Morocco shirts sell out as World Cup fever grows

A Moroccan national team replica shirt is soon to be snapped up in a shop in Souq Waqif in Doha, Qatar [Hafsa Adil/Al Jazeera]

Shopkeepers in Qatar struggle to meet the demand for merchandise ahead of Morocco’s historic semifinal against France.

Doha, Qatar – Morocco’s unprecedented success at the World Cup has caused a welcome headache for shopkeepers in Doha’s Souq Waqif.

Replica shirts of the North African team have sold out and there is a growing demand for more.

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In the days leading up to the tournament, shops lining the narrow alleys of the iconic market in the city centre changed their displays from everyday Arab clothes and accessories to colourful shirts, scarves and flags of the countries playing in the World Cup.

Argentina, Brazil and hosts Qatar had been the most popular teams among football fans thronging the tourist hub in the first few weeks of the World Cup.

Now, Morocco – who face France in the World Cup semifinal on Wednesday evening –  has left every other team in its wake.

“In November, we used to sell a handful of Morocco shirts every day from the dozens we had ordered,” shopkeeper Muhammad Sadiq told Al Jazeera hours after Morocco beat Portugal to become the first African and first Arab semifinalists in the history of the tournament.

As soon as Morocco started piling on points in the group stage, demand for the team’s shirt and merchandise skyrocketed. Demand soared even higher after the Atlas Lions beat Spain and Portugal in the knockout stages.

“Every time Morocco won, we would place an order for hundreds more [shirts] and sell out by mid-afternoon on the day of the next game,” Sadiq said.

The Moroccan flag hangs next to the Qatar and Palestine flags in Souq Waqif, Doha
The Moroccan flag hangs next to the Qatar and Palestine flags in Souq Waqif in Doha [Hafsa Adil/Al Jazeera]

Since the team qualified for the semifinals, thousands of fans have been flying into Doha from various parts of the world. Upon arrival in Doha, their first stop is Souq Waqif, and the first item on their shopping list is either a Morocco shirt, or flag, and in some cases, both.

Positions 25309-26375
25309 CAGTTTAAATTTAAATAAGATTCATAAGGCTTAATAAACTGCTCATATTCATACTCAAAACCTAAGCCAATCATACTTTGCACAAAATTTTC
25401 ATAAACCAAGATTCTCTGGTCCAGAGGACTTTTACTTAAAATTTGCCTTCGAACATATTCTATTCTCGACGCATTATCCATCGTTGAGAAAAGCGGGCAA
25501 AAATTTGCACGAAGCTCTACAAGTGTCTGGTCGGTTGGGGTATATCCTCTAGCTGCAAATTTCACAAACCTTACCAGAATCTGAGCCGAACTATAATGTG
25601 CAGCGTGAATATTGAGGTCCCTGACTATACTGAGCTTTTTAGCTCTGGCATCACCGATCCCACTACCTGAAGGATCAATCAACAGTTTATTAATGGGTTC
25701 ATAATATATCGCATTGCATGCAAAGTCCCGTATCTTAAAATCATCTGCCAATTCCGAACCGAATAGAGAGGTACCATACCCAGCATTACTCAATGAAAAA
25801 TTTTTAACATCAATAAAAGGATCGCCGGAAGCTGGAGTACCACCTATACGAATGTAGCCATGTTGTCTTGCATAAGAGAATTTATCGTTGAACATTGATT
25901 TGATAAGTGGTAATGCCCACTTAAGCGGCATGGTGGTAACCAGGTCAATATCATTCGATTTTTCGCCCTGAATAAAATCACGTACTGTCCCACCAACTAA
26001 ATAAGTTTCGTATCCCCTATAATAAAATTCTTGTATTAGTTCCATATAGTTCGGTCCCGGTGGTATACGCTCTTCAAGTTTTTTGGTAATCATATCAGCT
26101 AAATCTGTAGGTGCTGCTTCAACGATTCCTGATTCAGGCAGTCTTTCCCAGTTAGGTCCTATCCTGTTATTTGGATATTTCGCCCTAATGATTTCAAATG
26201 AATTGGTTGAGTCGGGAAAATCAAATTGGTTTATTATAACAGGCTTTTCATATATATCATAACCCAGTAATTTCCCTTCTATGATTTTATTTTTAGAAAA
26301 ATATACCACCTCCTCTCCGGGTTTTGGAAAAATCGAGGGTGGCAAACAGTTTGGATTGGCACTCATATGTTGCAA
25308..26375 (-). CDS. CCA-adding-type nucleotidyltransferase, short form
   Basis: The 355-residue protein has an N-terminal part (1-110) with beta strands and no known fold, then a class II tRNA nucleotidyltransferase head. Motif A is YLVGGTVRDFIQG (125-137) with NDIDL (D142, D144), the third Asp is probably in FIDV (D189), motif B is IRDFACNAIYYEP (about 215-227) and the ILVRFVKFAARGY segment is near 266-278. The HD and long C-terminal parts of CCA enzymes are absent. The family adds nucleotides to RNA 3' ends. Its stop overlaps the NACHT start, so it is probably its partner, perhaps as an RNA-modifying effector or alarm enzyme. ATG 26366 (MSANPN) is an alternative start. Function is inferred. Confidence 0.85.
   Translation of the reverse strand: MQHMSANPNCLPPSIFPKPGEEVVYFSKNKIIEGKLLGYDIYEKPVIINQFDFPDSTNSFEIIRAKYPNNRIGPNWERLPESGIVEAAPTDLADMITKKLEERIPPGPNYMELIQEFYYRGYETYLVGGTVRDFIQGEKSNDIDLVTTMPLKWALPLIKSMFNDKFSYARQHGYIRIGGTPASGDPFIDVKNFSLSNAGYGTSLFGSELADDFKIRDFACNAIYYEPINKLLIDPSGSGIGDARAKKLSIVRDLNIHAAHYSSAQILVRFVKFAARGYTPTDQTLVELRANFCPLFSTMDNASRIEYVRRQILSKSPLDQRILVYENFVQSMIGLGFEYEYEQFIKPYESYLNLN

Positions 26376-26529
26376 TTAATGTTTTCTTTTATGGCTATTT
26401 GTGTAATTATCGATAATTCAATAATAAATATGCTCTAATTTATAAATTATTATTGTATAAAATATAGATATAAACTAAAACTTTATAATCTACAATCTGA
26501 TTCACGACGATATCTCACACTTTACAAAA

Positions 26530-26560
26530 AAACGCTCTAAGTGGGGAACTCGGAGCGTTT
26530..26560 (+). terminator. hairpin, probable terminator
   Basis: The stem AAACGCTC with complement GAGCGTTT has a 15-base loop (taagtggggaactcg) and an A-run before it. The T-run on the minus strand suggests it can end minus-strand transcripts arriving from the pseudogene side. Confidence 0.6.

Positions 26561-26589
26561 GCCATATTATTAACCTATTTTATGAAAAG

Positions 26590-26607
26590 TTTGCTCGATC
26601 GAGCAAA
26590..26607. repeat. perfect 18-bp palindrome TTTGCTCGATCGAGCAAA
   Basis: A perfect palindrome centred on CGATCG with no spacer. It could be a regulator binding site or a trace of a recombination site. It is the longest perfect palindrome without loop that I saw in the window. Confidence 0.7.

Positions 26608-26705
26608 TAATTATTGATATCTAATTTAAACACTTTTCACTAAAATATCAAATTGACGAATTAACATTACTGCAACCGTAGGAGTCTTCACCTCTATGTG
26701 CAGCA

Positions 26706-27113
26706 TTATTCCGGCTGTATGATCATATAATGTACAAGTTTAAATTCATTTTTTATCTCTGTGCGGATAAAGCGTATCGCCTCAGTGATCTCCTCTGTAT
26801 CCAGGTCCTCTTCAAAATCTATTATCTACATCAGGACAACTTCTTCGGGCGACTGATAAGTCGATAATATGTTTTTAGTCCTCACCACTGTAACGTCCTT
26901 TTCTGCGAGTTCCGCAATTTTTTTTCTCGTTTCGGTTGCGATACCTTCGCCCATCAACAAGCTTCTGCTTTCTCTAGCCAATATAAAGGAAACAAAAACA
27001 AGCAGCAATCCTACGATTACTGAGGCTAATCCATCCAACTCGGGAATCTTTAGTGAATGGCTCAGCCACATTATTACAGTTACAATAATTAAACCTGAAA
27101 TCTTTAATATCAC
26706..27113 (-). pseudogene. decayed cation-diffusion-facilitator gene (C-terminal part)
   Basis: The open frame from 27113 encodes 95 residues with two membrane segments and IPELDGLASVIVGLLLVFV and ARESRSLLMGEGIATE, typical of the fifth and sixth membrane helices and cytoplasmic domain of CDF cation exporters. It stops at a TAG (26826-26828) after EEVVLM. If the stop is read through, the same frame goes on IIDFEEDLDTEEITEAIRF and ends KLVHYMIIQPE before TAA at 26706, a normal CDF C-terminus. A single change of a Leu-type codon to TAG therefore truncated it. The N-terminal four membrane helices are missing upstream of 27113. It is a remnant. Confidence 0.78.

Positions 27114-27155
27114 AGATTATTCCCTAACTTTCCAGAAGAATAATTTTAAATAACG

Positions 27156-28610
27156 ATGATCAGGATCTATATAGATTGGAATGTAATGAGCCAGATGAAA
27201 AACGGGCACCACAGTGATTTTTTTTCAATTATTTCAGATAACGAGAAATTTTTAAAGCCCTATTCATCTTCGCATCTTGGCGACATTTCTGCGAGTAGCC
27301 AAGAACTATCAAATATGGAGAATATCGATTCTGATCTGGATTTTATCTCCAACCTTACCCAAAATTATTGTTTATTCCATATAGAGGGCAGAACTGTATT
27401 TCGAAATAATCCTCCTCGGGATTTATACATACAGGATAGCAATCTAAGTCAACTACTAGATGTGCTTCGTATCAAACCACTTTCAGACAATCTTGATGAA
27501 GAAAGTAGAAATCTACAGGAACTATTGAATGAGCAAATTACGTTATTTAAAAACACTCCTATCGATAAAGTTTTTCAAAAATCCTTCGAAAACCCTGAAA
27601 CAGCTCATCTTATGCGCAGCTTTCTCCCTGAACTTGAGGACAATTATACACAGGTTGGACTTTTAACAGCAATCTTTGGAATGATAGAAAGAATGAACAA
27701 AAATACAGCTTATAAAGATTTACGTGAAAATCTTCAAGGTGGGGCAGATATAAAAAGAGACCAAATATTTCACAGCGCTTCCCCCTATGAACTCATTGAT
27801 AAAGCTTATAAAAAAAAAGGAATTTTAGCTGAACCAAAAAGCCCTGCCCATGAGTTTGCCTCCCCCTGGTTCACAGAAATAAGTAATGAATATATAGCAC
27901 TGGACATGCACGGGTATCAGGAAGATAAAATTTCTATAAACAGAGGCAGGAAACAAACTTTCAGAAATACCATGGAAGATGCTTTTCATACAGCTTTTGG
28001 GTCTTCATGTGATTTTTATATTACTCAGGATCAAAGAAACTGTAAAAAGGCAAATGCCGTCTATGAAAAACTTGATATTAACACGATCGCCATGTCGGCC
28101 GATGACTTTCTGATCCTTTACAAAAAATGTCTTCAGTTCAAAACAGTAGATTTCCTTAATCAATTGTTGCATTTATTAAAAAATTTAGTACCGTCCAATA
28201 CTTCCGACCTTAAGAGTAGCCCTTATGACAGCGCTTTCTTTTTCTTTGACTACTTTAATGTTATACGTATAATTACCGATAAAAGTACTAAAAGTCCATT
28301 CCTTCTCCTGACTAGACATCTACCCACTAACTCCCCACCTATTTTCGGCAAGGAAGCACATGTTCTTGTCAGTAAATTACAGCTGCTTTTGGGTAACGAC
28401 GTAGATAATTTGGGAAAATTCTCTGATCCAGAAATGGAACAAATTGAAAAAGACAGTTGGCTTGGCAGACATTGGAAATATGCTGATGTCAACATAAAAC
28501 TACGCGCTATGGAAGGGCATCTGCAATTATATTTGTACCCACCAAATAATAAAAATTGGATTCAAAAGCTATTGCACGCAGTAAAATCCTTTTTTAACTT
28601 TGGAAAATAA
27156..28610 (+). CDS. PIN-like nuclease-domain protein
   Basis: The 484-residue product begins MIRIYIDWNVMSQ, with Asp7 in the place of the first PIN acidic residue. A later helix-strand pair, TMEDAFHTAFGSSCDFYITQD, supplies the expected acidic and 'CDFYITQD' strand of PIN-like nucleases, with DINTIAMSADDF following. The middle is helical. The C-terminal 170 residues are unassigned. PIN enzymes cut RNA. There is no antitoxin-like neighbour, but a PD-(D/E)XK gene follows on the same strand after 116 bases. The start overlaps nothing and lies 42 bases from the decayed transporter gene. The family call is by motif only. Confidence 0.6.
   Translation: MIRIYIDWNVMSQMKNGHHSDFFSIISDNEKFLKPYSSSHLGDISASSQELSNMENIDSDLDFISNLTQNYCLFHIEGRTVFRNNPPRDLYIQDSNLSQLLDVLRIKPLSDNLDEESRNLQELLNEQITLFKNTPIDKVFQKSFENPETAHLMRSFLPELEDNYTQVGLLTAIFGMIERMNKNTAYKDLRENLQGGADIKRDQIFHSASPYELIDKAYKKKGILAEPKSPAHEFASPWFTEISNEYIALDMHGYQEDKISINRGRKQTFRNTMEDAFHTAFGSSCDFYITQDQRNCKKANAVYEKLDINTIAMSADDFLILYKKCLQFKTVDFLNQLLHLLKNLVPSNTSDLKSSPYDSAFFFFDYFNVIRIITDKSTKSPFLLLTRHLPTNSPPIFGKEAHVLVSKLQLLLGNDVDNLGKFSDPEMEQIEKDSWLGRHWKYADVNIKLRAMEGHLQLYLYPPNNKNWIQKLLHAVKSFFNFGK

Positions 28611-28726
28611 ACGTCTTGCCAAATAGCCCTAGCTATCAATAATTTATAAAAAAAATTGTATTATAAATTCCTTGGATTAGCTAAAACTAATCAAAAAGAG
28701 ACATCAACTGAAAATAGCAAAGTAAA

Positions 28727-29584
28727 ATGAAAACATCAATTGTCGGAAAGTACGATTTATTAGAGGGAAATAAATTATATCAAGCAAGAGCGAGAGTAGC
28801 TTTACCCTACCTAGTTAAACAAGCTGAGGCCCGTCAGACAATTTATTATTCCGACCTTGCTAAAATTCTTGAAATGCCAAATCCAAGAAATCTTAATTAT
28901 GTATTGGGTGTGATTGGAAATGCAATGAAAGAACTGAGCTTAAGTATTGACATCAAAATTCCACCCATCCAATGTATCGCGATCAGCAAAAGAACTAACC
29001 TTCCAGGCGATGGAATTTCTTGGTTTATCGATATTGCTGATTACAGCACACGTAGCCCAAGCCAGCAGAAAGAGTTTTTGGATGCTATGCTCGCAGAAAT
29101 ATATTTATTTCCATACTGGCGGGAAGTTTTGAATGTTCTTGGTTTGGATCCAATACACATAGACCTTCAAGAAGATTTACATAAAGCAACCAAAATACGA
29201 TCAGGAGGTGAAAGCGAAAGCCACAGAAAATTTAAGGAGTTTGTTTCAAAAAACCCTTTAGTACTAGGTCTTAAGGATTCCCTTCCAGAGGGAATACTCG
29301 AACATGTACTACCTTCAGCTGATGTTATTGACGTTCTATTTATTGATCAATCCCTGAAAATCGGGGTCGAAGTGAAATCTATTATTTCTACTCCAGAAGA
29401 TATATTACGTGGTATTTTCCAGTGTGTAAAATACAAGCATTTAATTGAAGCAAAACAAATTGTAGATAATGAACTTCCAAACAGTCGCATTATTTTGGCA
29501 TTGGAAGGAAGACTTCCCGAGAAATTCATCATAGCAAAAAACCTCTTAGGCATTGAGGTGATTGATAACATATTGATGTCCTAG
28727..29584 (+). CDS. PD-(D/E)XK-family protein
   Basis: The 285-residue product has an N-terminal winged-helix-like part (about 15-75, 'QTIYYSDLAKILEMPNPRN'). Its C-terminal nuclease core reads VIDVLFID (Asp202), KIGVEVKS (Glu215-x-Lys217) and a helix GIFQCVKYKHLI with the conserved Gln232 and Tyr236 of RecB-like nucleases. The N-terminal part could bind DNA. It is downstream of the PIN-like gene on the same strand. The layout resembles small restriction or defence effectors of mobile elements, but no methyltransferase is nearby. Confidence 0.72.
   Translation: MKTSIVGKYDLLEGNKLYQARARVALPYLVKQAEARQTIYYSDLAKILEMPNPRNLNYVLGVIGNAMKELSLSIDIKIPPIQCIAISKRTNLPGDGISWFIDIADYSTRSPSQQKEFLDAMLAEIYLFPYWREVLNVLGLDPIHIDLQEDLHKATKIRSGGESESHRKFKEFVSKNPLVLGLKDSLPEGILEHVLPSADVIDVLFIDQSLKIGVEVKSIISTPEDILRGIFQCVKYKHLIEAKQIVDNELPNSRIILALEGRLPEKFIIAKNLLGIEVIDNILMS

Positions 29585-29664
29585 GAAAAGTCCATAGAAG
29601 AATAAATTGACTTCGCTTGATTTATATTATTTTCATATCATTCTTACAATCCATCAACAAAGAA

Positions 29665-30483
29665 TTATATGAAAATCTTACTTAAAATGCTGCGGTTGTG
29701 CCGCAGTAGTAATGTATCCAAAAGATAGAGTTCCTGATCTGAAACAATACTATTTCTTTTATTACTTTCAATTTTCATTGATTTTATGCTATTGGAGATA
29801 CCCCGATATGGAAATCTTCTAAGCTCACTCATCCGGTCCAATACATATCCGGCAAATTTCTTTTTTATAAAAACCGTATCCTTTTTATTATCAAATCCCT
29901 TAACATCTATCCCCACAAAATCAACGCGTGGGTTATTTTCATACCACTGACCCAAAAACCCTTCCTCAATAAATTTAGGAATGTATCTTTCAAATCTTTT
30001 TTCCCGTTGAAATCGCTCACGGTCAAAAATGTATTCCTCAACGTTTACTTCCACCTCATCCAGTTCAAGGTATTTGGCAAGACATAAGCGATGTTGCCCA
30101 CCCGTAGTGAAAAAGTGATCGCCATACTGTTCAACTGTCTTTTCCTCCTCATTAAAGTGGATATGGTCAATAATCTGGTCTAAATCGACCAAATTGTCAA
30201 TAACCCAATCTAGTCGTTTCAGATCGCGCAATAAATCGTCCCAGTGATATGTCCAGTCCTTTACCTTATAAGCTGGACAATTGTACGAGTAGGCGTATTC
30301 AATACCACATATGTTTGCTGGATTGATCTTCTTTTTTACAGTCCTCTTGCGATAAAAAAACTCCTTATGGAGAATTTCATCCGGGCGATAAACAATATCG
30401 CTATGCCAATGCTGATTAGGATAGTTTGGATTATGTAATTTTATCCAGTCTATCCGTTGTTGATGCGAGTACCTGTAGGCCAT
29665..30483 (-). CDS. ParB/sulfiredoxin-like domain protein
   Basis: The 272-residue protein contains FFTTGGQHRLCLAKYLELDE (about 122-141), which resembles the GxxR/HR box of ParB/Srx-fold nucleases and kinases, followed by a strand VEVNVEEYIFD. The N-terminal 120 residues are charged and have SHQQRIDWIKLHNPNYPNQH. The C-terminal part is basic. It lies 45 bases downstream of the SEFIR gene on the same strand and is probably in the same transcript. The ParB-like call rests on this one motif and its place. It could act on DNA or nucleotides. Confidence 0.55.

Anas El Karim flew in from Berlin a day after Morocco’s win over Portugal.

“I was told I would be able to find my team’s shirt here but it seems to have been sold out,” he said with a look of disappointment.

Sadiq, who had been digging through a pile of team shirts as his newest customer looked on, pulled one out to El Karim’s delight.

There are also many Doha-based fans who began supporting Morocco after their giant-killing spree in the latter stages of the tournament.

“I wasn’t a Morocco fan until I saw them beat the big European teams,” Yousuf Ahmed, a football fan from India, said while searching for a Morocco shirt in Sadiq’s shop. “I have been looking for their shirt for days now but every time I come here it is sold out, so now I will make do with a flag.”

The bright red flag with a green star at its centre has taken over the host country. Fans from across the Arab world carry and wave it proudly in stadiums and fan zones. It is draped over skyscrapers, hung from apartment balconies and waved from cars beeping their horns after every Moroccan win.

It is safe to say that the Moroccan flag is now second in popularity only to the Palestinian flag across Qatar.

“Even Pakistanis, Bangladeshis and Indians come asking for Morocco’s flag,” said Sharf-ud-Din, a Nepali shopkeeper who has added World Cup paraphernalia to his clothing store.

When local shop owners realised they would not be able to procure enough flags to meet the high demand in time, they came up with a quick-fix solution: making the flags in Qatar.

“A group of Bangladeshi and Pakistani men got sheets of red cloth from a local market and made these flags at home,” Din said, pointing to a handmade Morocco flag hanging next to the flags of Qatar and Palestine.

“They have done a real botch job with the green pentagram, but the buyers don’t care,” he said with a chuckle.

Sadiq, who began selling the Morocco shirt at 30 riyals ($8) apiece, said he now sells poorer quality shirts for a minimum of 50 riyals ($14).

“Our suppliers have told us they don’t have any shirts left in Bangladesh or China, so we will make the most of the few dozen we have left,” he said matter-of-factly.

Shops have enjoyed great business over the past few weeks, and are now out to make the most in the last remaining days before the football frenzy makes way for regular business.

If Morocco ends up beating France in the semifinal, Sadiq will have to come up with a solution to meet the demands of even more Moroccan fans who will be out to paint the country red.



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